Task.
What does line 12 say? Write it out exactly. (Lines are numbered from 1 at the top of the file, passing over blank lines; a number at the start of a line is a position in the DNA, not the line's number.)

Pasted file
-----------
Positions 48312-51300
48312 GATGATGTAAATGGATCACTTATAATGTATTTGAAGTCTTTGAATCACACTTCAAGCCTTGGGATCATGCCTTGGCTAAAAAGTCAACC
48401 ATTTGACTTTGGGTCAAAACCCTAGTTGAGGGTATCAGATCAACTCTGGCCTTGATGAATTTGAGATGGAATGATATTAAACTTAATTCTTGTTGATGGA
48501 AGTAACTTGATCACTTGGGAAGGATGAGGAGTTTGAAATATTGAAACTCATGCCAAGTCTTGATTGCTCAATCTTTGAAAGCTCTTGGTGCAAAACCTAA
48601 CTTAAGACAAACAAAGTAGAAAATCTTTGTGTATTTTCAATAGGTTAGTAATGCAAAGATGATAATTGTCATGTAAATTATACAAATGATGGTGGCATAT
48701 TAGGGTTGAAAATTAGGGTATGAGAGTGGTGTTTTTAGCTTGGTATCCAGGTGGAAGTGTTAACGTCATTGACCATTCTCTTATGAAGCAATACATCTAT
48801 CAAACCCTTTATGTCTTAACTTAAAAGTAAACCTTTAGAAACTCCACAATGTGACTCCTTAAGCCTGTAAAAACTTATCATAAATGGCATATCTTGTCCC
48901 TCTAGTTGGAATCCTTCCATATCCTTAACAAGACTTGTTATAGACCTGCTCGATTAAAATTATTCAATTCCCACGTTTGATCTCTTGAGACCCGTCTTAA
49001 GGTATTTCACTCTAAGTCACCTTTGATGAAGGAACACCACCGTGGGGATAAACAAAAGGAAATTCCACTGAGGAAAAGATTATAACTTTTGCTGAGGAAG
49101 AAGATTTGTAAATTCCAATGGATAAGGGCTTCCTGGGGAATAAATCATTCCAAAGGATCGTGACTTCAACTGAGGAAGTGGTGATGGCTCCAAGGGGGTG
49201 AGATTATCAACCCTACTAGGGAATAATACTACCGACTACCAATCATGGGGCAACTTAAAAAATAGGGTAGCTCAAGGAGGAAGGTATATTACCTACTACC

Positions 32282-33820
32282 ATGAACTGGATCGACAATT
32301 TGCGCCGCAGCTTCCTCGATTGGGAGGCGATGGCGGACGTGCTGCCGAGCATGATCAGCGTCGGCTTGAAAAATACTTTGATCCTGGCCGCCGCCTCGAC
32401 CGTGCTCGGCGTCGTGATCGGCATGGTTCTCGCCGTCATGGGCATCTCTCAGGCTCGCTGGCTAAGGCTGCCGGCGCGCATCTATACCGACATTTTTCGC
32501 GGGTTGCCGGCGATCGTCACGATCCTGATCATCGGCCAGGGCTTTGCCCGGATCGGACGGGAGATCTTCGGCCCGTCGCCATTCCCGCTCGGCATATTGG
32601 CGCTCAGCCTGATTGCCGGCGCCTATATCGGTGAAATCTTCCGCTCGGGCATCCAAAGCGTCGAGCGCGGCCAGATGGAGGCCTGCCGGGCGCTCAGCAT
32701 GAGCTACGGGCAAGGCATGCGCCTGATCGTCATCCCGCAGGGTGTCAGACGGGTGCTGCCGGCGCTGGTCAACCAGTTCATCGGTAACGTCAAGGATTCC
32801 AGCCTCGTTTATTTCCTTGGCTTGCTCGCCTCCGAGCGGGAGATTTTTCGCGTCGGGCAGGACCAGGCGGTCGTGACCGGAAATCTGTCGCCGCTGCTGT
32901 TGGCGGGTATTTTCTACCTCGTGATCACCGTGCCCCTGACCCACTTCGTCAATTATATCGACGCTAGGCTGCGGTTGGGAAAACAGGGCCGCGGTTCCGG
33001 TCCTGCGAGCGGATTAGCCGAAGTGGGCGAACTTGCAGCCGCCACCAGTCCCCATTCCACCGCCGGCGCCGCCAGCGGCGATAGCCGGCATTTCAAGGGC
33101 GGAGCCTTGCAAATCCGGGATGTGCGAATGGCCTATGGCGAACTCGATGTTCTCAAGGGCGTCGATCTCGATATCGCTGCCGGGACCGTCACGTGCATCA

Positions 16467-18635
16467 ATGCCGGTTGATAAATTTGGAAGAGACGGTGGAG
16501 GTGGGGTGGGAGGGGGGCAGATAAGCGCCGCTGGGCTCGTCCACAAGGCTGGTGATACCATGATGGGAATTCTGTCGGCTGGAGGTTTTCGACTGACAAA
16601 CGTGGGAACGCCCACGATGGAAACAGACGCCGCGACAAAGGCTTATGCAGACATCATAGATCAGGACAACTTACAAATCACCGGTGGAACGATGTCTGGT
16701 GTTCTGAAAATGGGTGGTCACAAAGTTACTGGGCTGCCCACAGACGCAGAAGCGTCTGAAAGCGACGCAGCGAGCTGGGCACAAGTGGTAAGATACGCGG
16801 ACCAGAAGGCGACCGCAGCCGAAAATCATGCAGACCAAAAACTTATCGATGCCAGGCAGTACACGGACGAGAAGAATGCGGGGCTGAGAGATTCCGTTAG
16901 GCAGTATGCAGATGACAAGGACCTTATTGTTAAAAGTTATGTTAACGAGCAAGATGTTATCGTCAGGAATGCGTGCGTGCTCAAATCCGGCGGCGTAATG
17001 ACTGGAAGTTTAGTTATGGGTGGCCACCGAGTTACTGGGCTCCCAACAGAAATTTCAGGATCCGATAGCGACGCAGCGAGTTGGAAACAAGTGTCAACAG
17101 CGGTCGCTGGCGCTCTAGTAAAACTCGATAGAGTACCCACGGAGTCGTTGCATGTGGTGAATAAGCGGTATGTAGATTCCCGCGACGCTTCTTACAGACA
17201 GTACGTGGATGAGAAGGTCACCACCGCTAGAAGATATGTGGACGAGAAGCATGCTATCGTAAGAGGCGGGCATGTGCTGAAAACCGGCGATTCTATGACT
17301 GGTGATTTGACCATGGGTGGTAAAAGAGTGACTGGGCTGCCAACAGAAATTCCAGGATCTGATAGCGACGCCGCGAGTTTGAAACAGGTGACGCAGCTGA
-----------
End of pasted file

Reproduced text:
Positions 32282-33820